It was November 3, 2001, the day before the long-awaited mass conversion. Ram Raj had been expecting one million to attend. Agitated, he appeared at my hotel soon after I arrived in Delhi: “Quickly, we have little time,” he shouted, and six of us crammed into a car. Raj barked into his cell phone as we weaved through the crazy Delhi traffic. This was a crisis.
“I’m underground. This morning the government banned the conversion, and they want to arrest me,” Raj explained. “They say so many people converting will threaten public order. So they’ve barricaded the venue and are turning people back.” The car arrived at Raj’s headquarters where he gave an impromptu press conference. “This affronts freedom of religion. The Hindus are afraid. Their time is ending!” Welcome to Buddhism, North Indian style.
Raj is a dalit, one of 150 million considered “untouchable” under the Hindu caste system. For millennia dalits have been the lowest of India’s low. Untouchability was abolished in 1950 under India’s constitution, but the dalit’s position is like that of American blacks following the abolition of slavery. Prejudice, even atrocities, are common, and, in the case of the caste system, such behavior has a religious sanction. Though the world has ignored it, some consider caste an iniquity worse than apartheid, and one affecting far more people. Hinduism offers dalits nothing, and thus many of them are turning to Buddhism.
The key figure behind these events is Dr. B. R. Ambedkar, the statesman and dalit leader who still dominates the community’s consciousness forty-five years after his death. He represented dalits in independence negotiations and framed India’s constitution, which outlawed untouchability. Ambedkar knew that legislation was not enough and that a religious solution was required. For years he worked to reform Hinduism. Gandhi proposed that the caste system should remain, but that Hindus should act better toward the lower castes. Ambedkar, however, concluded that caste and Hinduism were inseparable and that the dalits must help themselves. In 1956, at a vast public ceremony in Nagpur, Ambedkar took the Refuges and precepts, and then initiated 500,000 others into Buddhism. Millions more followed them in the subsequent months.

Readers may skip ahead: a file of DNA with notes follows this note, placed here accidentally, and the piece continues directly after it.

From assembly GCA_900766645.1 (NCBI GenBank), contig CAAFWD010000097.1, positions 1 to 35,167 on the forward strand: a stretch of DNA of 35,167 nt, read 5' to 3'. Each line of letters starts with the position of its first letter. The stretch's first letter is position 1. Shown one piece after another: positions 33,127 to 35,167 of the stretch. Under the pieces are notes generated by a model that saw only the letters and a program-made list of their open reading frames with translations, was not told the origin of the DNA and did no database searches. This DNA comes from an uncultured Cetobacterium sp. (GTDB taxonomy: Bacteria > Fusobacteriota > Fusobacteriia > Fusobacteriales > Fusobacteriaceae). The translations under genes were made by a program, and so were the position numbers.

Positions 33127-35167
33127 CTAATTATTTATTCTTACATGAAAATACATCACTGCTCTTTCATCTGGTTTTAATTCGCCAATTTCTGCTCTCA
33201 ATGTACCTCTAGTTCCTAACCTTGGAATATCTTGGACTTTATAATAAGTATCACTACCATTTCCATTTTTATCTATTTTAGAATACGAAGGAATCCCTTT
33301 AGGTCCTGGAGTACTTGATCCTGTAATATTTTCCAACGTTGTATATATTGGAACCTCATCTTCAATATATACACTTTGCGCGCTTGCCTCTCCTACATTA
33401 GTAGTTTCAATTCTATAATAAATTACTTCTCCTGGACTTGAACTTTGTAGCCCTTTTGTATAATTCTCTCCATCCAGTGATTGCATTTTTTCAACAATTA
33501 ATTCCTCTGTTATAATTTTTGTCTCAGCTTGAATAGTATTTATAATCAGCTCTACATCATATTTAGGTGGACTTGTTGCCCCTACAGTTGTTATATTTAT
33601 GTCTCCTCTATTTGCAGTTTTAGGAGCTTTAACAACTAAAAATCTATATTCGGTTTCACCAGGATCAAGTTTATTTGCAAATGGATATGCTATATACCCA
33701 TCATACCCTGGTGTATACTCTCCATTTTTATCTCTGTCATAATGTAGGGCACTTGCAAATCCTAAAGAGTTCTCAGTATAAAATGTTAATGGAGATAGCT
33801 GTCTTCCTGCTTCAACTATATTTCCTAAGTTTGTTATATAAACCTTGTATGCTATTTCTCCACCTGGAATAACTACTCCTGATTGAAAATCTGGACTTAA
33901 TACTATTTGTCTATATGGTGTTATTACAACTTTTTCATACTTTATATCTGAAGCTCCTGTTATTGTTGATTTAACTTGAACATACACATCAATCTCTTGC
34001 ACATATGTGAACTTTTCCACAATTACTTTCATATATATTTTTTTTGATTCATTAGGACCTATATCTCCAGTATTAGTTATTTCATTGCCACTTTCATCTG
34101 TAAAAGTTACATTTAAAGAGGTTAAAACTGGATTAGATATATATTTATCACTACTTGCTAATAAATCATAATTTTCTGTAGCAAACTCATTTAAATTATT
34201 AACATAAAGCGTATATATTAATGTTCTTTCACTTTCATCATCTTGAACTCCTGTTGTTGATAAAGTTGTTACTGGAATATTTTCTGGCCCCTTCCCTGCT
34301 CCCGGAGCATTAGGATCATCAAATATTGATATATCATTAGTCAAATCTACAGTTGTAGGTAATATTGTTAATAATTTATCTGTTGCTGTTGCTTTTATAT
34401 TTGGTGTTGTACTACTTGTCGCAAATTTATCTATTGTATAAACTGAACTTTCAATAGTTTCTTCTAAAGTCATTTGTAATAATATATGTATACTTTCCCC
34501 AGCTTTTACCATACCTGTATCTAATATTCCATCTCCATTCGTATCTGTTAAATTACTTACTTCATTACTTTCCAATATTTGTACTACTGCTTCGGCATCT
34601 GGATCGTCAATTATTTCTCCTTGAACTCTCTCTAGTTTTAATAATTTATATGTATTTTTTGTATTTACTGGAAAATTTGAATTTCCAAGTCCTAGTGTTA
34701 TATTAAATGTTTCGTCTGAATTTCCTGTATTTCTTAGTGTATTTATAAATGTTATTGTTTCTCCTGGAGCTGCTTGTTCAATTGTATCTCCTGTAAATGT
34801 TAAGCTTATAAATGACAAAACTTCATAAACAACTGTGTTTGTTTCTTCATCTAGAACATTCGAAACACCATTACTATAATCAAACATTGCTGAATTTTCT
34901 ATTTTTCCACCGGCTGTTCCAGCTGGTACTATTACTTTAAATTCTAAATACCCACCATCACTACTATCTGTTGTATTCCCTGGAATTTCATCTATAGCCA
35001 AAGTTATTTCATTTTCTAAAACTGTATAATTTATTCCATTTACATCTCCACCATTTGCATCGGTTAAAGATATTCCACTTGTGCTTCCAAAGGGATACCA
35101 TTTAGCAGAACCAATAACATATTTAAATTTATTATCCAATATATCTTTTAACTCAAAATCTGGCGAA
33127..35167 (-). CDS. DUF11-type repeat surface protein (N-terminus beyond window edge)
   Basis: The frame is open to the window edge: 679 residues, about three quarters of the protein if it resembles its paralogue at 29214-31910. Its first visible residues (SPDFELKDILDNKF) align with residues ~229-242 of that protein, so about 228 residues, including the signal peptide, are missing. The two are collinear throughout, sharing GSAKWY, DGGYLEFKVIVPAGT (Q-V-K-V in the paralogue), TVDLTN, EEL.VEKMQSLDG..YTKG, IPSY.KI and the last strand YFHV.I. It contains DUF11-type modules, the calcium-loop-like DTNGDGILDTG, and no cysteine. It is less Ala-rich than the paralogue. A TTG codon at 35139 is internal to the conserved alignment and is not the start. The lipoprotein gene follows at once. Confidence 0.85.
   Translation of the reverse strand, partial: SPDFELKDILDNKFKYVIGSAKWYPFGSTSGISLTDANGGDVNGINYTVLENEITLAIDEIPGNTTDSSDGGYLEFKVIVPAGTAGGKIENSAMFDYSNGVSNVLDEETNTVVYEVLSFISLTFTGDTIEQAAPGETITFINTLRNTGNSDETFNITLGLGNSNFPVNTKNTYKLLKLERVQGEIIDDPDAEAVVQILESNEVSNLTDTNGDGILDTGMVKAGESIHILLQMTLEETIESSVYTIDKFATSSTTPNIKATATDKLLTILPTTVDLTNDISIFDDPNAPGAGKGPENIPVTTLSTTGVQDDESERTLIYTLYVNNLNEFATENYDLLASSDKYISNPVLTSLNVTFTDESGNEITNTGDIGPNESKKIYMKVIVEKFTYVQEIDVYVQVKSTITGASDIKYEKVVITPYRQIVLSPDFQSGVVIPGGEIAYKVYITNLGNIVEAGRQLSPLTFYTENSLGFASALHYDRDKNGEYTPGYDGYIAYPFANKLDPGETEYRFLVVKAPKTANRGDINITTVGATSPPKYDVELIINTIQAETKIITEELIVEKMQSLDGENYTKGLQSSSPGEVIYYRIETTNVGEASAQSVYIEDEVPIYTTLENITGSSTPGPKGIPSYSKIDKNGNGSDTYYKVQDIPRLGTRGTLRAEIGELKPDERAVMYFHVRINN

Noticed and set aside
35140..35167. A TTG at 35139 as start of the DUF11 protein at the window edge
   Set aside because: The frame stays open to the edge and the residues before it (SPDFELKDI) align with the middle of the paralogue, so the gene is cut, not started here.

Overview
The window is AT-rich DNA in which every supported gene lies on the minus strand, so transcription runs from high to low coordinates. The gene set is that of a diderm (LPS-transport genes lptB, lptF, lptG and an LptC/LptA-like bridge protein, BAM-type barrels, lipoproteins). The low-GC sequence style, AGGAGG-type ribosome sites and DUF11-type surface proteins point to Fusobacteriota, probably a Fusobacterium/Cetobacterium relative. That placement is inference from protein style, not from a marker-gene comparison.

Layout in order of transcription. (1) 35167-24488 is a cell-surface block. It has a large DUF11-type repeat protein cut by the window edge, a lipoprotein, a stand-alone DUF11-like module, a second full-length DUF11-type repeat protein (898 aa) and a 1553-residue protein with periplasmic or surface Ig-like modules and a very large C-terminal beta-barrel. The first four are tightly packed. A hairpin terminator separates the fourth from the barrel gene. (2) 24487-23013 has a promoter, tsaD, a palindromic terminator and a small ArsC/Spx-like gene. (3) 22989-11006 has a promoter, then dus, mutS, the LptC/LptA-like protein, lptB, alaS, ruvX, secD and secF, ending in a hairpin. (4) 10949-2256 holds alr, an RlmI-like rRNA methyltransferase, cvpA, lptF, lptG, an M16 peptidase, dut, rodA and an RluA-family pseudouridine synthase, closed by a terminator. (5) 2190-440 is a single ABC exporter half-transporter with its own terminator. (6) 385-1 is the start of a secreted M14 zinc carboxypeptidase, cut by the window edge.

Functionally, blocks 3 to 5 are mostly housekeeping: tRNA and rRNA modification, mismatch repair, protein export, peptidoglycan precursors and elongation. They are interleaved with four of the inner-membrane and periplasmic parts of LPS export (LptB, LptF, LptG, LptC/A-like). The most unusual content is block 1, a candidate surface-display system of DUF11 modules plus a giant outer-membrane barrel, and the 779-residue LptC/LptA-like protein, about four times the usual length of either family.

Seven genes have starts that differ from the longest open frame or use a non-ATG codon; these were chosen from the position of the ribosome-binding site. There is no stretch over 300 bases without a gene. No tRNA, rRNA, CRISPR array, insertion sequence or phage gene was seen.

Ambedkar was far more than a politician. In the hutments and shantytowns of his native Maharashtra, his picture sits on a million shrines alongside the Buddha, representing dalit dignity, hope, and freedom. Ambedkar told his followers that Buddhism offered a new birth, but they must practice its teaching to fulfill its promise. So alongside social aspirations, many of that first generation of converts wanted deeply to understand their new faith. But Ambedkar died a several weeks after converting, and only a few individuals (notably the English Buddhist Sangharakshita) kept the flame alive. Although Ambedkar’s movement has been riven by factionalism, some few have found ways to practice Buddhism effectively.
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